Gluten Free Tea Biscuits are a great way to start the day, perhaps with eggs, fruit, and coffee. These can be made dairy free and with or without raisins, as you wish. Whip them up in half an hour!
On the rare occasion when my husband and I have the opportunity for a leisurely breakfast at home, or we’ve had overnight guests who can linger in the morning, we enjoy a “special” breakfast. Rather than the usual granola or smoothie, our special breakfast might be pancakes with maple syrup, omelette, frittata, or breakfast sausage with fried eggs and these tea biscuits. Then we enjoy finishing it off with a nice cup of coffee.
Raisins are Optional
I’ve worked hard to get as close as I can to replicating homemade tea biscuits from before my gluten free days. Charlie likes them with raisins, so I try to remember to include them. You may add or delete them as you wish.
Dairy Free Gluten Free Tea Biscuits
If you need to be dairy-free, you can substitute the butter in this recipe with lard. The recipe will turn out fine, but butter adds a nice flavour if you can have it.
Tea Biscuit Topper
Top these tea biscuits as you wish. I’m very glad to be seeing more lower-sugar “jam” recipes lately like this Strawberry Chia Jam or jams that use natural sugars like this Easy Raspberry Jam Recipe. We enjoy raw honey with warm tea biscuits fresh from the oven. Nut butters are probably the best sugar-free option with tea biscuits. Of course, they're also great plain with soft, runny eggs!
Biscuits are usually hard and flat, not puffy. They may be served with sweet or savoury foods. Tea biscuits rise up taller. They're lighter, flaky, and often served with jam, tea, or coffee.
There are a couple of reasons why your tea biscuits might not rise. Perhaps there is not enough liquid in the batter. Gluten free batters usually need to be moister than wheat ones.
Or, it might be that you're not using enough baking powder. Gluten free baking generally requires more rising agent than other recipes do. I recommend following a recipe that has been specifically developed to be gluten free, rather than using a regular recipe and just replacing the wheat flour with a gluten free blend.
Butter should be chilled before you add it to a pastry flour mixture for cutting in. Chop up the butter into large chunks. Then, use a pastry blender to cut through it into the flour mixture repeatedly until the butter is about the size of peas, coated in flour.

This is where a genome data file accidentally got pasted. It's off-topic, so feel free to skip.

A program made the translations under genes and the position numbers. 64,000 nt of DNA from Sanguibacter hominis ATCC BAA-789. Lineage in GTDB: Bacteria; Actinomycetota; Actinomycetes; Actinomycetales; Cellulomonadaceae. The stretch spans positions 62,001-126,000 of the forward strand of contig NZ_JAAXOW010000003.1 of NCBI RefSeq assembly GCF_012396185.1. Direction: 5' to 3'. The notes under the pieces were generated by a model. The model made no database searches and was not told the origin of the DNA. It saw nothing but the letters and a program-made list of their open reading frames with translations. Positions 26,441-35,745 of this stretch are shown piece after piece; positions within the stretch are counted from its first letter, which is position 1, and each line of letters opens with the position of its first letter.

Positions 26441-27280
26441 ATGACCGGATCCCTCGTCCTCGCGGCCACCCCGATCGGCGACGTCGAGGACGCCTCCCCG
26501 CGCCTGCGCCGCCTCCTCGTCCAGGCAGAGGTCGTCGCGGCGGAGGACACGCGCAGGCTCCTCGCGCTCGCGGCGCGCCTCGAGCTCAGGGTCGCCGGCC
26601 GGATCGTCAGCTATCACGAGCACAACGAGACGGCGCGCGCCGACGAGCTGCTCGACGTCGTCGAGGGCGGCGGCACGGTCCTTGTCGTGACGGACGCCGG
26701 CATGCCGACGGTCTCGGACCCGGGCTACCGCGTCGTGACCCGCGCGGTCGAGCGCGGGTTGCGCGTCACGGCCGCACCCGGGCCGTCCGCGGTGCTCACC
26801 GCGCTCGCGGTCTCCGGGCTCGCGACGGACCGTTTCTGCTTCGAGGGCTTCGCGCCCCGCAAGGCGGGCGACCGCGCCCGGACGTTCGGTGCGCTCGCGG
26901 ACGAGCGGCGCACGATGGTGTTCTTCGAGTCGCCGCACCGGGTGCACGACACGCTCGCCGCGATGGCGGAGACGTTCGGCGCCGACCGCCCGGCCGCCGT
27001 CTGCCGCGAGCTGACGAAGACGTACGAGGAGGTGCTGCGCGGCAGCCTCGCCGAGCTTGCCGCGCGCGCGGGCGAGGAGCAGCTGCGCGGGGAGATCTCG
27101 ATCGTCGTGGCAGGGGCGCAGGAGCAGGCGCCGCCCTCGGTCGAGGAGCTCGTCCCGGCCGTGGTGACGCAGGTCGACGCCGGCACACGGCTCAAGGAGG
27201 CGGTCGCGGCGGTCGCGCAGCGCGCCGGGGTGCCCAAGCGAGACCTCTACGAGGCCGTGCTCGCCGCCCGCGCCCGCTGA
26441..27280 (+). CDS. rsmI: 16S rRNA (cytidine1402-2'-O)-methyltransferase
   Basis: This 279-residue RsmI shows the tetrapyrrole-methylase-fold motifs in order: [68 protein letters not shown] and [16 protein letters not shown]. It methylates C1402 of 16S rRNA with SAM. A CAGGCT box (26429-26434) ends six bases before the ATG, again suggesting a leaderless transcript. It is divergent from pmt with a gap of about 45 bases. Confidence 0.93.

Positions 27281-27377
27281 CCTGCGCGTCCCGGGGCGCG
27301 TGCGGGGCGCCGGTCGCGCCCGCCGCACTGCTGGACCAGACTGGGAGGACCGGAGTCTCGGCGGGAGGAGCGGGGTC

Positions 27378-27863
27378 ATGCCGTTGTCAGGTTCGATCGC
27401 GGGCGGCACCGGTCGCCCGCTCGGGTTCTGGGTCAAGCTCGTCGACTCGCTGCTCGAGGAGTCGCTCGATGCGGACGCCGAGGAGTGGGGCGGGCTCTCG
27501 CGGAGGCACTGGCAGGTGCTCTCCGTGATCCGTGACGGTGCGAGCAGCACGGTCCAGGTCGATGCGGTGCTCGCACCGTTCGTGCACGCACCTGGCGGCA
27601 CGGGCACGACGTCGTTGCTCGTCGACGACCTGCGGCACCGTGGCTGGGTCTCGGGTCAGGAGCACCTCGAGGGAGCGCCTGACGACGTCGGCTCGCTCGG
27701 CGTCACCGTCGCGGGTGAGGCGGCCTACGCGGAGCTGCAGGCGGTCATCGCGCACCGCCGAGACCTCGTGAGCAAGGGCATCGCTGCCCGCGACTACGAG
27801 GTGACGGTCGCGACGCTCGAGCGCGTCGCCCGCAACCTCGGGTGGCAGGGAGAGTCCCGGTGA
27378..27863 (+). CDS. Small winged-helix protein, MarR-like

Tea biscuits are best when they're fresh. If you have leftovers, store them in an airtight container in the refrigerator.
These biscuits also freeze well. Allow a few hours to thaw them when you are ready to eat them.
Gluten Free Drop Biscuits
If you'd rather not be rolling and cutting, try Gluten Free Drop Biscuits.
Watch me make the raisin option of the biscuits, including cutting in the butter, in this little video:
More Great Recipes to Love!
- 1 cup arrowroot flour
- 1 cup almond flour
- ½ cup white rice flour
- 1 tablespoon raw sugar
- 2 teaspoons baking powder
- ½ teaspoon sea salt
- ¼ cup cold butter or lard, for dairy free
- 1 egg
- ½ cup coconut milk from a carton
- ¾ cup raisins optional
- Preheat oven to 350°F (177°C).
- In a large mixing bowl, whisk together the flours, sugar, baking powder, and salt.
- Using a pastry blender, cut the butter into the dry mixture until it is about the size of small peas.
- In a small mixing bowl, whisk the egg and milk together. Stir this mixture into the dry ingredients just until they are combined. Add the raisins, if you are using them.
- On a floured surface with a floured rolling pin, roll out the dough until it is about ½ inch (1.27cm) thick. (Use any of the flours that are in the recipe. I usually use rice flour for this.) Cut with sharp cookie cutter about 2 inches (5.08cm) in diameter and place ¼ inch (0.635cm) apart onto a greased or parchment-lined baking sheet.
- Bake for 15 to 18 minutes until biscuits are just starting to brown around the edges at the bottom.